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Red Joan was inspired by the case of Melita Norwood – ‘The Spy Who Came in from the Co-op’ – exposed in 1999 as the longest-serving Soviet spy in Britain when an 87-year-old great-grandmother.
Like Norwood, Joan Stanley receives a knock on the door when she is in her eighties, ‘ … loud and staccato; official-sounding …’ And then the life she has so quietly lived and so carefully guarded – ‘so close to the end’ – unravels when she opens the door to those inevitable officials.
With five days of interrogation before her name is announced in parliament and to the media, Jennie Rooney’s narrative nimbly weaves the interviews of the present with Joan’s private memories of the past.
The daughter of a headmaster, Joan leaves home for Newnham College, Cambridge in 1937 at the age of eighteen to read Natural Sciences, specialising in Physics. At the behest of her mother, she arrives with a meticulously planned ‘University Trousseau’. She is bright but naïve. Soon, Joan falls under the spell of the rather glamorous and charismatic Sonya, and falls for her alluring cousin Leo. They introduce her to their communist politics, but Joan remains uncommitted.
On leaving Cambridge with a certificate – females were not awarded degrees at the time – Joan is recruited into the ‘Tube Alloys’ project and her education can be put to good use. This proves to be the time when her beliefs, ideals and loyalties are tested in extremis.
As the interviews progress, Joan’s son Nick, a QC, sits at her side. Here, Jennie Rooney squeezes the tension as Nick faces the truth about his mother and Joan grapples with her answers to protect Nick as much as she can.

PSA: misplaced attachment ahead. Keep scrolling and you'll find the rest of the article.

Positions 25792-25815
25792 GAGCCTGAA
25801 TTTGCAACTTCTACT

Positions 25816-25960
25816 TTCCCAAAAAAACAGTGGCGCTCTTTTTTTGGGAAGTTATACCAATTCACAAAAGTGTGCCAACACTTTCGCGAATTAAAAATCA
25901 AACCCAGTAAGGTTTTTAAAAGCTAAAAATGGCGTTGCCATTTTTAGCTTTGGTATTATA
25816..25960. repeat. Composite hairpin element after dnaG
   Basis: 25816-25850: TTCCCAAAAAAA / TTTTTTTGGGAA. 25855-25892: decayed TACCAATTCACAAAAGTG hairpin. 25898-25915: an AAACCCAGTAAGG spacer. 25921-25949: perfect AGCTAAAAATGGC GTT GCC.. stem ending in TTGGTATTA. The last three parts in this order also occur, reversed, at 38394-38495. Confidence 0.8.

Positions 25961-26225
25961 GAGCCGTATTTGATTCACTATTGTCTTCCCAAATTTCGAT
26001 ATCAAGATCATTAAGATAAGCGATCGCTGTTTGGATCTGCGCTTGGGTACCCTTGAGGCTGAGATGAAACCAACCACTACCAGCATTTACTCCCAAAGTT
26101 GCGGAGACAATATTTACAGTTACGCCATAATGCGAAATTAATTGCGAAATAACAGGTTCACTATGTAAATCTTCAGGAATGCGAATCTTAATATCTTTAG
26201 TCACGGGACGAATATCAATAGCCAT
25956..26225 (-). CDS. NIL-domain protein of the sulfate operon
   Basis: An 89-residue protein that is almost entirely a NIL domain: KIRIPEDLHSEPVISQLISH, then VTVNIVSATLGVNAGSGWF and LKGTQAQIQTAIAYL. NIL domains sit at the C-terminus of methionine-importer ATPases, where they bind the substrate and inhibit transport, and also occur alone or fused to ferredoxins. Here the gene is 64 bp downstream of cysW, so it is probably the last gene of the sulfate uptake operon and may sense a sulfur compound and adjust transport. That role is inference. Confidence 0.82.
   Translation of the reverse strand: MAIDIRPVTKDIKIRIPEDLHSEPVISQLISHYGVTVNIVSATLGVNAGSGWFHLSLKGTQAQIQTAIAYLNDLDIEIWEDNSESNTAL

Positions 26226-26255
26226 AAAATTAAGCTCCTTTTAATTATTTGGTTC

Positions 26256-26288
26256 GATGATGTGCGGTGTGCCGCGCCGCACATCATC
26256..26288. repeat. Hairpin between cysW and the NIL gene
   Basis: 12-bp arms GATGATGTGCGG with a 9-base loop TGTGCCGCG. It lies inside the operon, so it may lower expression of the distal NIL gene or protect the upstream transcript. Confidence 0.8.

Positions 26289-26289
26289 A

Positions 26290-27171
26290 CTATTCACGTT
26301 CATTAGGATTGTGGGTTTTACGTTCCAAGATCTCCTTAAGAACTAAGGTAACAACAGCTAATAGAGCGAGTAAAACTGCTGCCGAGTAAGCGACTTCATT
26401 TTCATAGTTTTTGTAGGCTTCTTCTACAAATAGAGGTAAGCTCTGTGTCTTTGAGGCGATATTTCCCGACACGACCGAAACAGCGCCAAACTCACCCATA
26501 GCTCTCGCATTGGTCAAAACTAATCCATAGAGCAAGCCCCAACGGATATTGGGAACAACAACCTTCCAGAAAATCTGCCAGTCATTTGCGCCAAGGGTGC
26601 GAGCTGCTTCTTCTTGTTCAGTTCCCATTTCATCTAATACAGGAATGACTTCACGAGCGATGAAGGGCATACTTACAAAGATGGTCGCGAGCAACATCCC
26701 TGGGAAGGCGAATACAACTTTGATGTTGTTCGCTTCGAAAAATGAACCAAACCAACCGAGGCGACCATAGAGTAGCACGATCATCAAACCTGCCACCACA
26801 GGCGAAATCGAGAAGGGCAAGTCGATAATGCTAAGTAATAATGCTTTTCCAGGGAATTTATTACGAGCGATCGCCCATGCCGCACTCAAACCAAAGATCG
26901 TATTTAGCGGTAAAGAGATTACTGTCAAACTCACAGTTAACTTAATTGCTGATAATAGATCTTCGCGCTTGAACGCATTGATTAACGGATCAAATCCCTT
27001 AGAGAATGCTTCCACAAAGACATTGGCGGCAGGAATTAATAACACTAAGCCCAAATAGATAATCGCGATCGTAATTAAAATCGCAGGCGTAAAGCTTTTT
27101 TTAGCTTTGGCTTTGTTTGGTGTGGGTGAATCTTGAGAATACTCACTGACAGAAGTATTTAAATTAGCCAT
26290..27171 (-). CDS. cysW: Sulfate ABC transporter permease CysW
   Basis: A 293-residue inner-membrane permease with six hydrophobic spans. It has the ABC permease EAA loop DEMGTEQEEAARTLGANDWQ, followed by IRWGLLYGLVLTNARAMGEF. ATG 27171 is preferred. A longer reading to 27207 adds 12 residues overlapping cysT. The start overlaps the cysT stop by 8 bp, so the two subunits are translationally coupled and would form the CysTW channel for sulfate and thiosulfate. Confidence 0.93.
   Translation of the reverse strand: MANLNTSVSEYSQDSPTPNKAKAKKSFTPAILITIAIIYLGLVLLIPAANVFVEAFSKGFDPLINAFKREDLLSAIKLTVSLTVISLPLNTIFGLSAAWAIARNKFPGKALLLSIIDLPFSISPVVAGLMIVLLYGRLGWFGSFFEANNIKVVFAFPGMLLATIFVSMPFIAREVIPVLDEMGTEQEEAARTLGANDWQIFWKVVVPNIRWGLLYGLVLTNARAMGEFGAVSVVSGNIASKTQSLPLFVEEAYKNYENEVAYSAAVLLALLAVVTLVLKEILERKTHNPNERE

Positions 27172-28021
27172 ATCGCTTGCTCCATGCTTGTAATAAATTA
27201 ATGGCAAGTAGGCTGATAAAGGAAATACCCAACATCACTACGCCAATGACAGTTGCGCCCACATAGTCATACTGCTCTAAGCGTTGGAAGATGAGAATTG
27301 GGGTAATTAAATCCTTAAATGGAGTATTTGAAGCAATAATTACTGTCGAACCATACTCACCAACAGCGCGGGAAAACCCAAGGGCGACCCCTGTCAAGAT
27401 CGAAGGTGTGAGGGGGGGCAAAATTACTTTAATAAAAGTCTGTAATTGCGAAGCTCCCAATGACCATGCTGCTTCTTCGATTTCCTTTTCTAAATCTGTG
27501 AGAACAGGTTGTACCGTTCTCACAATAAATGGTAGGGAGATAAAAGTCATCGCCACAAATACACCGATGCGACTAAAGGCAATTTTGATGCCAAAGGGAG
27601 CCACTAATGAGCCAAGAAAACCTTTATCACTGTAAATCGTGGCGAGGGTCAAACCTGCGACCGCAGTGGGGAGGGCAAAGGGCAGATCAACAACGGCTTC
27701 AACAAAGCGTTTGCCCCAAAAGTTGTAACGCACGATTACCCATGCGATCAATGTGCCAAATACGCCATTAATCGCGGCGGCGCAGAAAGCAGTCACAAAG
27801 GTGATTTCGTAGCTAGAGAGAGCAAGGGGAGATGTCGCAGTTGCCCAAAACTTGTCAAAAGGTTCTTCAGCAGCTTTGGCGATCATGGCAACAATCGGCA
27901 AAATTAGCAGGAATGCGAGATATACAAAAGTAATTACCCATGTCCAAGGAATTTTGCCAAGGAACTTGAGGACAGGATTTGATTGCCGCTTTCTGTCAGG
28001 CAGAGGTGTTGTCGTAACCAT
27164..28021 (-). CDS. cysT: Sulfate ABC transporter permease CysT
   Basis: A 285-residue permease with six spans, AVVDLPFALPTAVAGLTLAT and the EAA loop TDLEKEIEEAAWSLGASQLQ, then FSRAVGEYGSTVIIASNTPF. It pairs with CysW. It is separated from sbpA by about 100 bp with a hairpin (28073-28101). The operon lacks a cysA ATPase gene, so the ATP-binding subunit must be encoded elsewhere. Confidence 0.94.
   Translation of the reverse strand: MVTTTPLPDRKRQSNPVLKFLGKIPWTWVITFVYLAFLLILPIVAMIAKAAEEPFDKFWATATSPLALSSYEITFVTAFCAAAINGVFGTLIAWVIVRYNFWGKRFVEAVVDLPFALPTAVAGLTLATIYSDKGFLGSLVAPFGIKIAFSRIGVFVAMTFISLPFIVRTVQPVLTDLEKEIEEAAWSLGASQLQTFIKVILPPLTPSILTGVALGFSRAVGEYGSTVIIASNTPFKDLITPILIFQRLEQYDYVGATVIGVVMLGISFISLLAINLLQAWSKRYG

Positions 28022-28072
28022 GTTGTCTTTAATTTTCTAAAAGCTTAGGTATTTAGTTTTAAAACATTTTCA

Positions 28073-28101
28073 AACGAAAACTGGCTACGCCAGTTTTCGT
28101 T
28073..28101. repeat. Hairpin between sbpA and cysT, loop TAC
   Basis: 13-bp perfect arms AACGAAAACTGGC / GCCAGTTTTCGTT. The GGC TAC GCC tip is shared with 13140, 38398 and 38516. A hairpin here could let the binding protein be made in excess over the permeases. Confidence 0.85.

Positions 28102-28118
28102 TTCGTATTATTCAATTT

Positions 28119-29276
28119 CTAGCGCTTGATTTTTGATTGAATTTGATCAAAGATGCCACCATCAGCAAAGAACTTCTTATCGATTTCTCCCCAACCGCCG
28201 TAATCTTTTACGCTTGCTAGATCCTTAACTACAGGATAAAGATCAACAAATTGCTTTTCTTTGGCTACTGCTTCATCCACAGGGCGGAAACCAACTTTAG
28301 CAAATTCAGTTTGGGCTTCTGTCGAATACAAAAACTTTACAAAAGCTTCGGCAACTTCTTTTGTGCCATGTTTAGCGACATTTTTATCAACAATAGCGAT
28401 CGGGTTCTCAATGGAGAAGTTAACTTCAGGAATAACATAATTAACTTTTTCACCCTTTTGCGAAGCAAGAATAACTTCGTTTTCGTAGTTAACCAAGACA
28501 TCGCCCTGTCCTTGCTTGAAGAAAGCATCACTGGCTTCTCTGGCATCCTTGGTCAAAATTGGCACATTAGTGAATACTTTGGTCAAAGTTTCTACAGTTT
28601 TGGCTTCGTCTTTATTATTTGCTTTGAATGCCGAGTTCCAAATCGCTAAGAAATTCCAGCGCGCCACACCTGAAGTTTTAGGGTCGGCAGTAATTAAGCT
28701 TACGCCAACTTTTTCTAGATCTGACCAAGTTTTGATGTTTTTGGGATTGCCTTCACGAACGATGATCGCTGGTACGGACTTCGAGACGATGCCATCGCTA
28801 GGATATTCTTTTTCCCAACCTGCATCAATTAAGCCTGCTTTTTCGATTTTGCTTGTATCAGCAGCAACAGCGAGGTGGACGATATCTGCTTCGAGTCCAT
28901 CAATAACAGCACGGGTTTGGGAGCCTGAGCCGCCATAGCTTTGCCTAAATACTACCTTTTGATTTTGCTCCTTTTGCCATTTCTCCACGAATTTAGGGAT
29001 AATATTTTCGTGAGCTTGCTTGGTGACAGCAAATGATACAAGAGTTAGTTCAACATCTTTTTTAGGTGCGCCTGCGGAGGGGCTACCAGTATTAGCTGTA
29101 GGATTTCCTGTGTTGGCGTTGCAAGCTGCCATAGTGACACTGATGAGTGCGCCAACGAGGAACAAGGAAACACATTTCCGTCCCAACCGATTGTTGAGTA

Red Joan is a novel that explores ambiguities, grey areas and the two sides of a coin. In plotting the course of personal development and disclosure of changing motivation Rooney creates characters with whom we sympathise whatever the next page throws up. It is also an unusual mix of spy thriller and love story as we track the life of Red Joan.
As an evocation of its period Red Joan offers us a novel that feels fastidiously researched for detail, embedding us with ease in time and place. What is now perceived to be short decades back is shown as light years away in terms of culture, behaviour and the stresses of day to day living.
‘Joan’s voice is almost a whisper. “Nobody talked about what they did during the war. We all knew we weren’t allowed to.”’
Red Joan is a provocative novel that will get people talking; perfect for an engrossing solo read or to fire the phosphorous flame of discussion in a book club. Was Joan right in her choices? And did she get what she deserved?
This review appeared in last week’s print edition of the Catholic Herald.